People USA is thrilled to contribute to this important issue of Behavioral Health News on housing and employment. We first considered sharing data demonstrating our positive outcomes in these areas. Instead, we thought the true story of a person with lived experience would better illustrate the importance of peers in the recovery process.
“Why am I even here?” Catherine recounted a question she had posed to her AA sponsor. Her sponsor’s reply: “Your purpose is to help the next sick and suffering addict.”
By the time she was 20 years old, Catherine had developed the habit of ingesting ten to twenty bags of heroin per day, overdosing multiple times while homeless, and losing track of the number of times she had been to rehab.
For Catherine, it all started in high school when she was struggling with anxiety and depression. When the family doctor overprescribed ADHD and anxiety medications, she figured out she could snort the extra pills. She liked the escape they provided, and it wasn’t long before she was using other drugs like heroin injectables and cocaine simultaneously.
Despite her ongoing struggle with addiction, she had entered college with a human services major, determined to help others like her uncle, who lived with severe paranoid schizophrenia.
“I dropped out of college six credits short of a degree because the two classes I was taking got in the way of my using. I would go to the Bronx every day to buy heroin, and I would drive past the Fordham campus. I thought it was so beautiful. I would watch the kids walking on campus and thought about how I wished I could be normal like them.”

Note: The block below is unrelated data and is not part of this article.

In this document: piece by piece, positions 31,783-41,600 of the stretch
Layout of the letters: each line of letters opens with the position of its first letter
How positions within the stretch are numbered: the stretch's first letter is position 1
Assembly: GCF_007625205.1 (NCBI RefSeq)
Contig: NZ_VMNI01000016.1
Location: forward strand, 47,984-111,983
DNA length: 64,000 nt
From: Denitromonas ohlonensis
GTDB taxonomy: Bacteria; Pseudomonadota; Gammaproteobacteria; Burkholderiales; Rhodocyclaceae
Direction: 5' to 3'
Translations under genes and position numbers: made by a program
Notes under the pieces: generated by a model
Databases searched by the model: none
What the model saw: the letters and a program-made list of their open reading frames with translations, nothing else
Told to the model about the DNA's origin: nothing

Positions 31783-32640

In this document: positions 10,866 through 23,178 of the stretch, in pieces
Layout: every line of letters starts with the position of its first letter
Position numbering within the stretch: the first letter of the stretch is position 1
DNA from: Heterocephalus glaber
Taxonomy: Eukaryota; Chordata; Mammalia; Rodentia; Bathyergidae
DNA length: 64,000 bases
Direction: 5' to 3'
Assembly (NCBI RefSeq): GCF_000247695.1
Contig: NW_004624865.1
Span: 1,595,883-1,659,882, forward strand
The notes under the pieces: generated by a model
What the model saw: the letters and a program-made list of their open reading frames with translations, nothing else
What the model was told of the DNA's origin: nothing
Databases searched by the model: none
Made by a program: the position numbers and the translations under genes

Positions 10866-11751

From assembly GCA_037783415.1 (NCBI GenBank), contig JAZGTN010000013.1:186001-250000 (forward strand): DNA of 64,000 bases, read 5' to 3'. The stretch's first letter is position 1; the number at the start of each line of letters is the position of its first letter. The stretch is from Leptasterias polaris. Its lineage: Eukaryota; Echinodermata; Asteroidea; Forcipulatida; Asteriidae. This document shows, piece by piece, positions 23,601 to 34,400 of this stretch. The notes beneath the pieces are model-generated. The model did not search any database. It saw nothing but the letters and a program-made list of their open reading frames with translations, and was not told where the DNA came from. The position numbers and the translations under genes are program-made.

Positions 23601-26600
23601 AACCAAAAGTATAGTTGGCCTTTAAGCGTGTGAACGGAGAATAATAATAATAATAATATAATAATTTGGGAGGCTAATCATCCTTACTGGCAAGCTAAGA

Catherine’s drug use eventually led her to homelessness: breaking into abandoned buildings and motels, sometimes sleeping in her car, and eventually on the street.
“I always tried to work because I was raised to work hard. But it is extremely hard to work when you’re homeless. You have all your clothes in the trunk of your car, you may have slept in your car, you feel like crap, you might not be able to shower, do laundry, or anything, and employers start to notice. And then, instead of focusing on getting to work, you have to focus on survival. So, I would say it’s basically impossible.”
Today, Catherine works at People USA, a 100% peer-led mental health non-profit helping individuals with mental health issues, substance use, and homelessness in New York’s Hudson Valley. Being peer-led means that all of their services are developed and operated by people who have personally overcome these same experiences.
As a Housing Coordinator for the organization, and with her own lived experience, she became passionate about People USA’s “Housing First” approach.
“A lot of housing programs or agencies require you to be clean and housing ready. If you use drugs, you get kicked out. If you get arrested, you get kicked out. They have a no-tolerance policy for any of that stuff, even though that’s not evidence-based practice. So, with Housing First, we take you as you are. You don’t have income; we’ll help you get that. You’re still using drugs? Okay, we’ll work on that later. Housing happens first, and the belief is once you’re housed, then you can work on all that other stuff. And at the end of the day, housing is a human right. So, whether somebody’s using or not using, they are still worthy of housing.”
Each year, People USA provides more than 120 individuals with stable, permanent, independent housing, going on to deliver wrap-around services that support recovery, employment, and so much more.